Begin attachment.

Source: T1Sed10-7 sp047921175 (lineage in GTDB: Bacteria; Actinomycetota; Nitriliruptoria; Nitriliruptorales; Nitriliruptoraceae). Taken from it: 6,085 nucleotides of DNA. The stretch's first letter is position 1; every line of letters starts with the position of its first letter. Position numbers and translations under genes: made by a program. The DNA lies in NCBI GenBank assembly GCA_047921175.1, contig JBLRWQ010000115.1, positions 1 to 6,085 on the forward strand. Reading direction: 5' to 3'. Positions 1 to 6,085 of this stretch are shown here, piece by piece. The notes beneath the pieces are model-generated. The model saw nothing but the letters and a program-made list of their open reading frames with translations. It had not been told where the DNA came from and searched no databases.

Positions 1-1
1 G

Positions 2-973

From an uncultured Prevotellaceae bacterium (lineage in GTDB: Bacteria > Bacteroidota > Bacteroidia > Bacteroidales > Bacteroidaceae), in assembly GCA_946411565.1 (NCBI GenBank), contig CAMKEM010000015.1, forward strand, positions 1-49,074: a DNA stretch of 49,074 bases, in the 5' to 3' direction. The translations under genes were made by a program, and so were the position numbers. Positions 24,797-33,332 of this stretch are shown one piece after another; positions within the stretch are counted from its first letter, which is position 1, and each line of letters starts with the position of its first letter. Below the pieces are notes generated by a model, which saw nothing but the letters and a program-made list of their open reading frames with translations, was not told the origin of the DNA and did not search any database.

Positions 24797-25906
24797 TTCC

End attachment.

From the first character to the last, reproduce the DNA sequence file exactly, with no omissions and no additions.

Source: T1Sed10-7 sp047921175 (lineage in GTDB: Bacteria; Actinomycetota; Nitriliruptoria; Nitriliruptorales; Nitriliruptoraceae). Taken from it: 6,085 nucleotides of DNA. The stretch's first letter is position 1; every line of letters starts with the position of its first letter. Position numbers and translations under genes: made by a program. The DNA lies in NCBI GenBank assembly GCA_047921175.1, contig JBLRWQ010000115.1, positions 1 to 6,085 on the forward strand. Reading direction: 5' to 3'. Positions 1 to 6,085 of this stretch are shown here, piece by piece. The notes beneath the pieces are model-generated. The model saw nothing but the letters and a program-made list of their open reading frames with translations. It had not been told where the DNA came from and searched no databases.

Positions 1-1
1 G

Positions 2-973

From an uncultured Prevotellaceae bacterium (lineage in GTDB: Bacteria > Bacteroidota > Bacteroidia > Bacteroidales > Bacteroidaceae), in assembly GCA_946411565.1 (NCBI GenBank), contig CAMKEM010000015.1, forward strand, positions 1-49,074: a DNA stretch of 49,074 bases, in the 5' to 3' direction. The translations under genes were made by a program, and so were the position numbers. Positions 24,797-33,332 of this stretch are shown one piece after another; positions within the stretch are counted from its first letter, which is position 1, and each line of letters starts with the position of its first letter. Below the pieces are notes generated by a model, which saw nothing but the letters and a program-made list of their open reading frames with translations, was not told the origin of the DNA and did not search any database.

Positions 24797-25906
24797 TTCC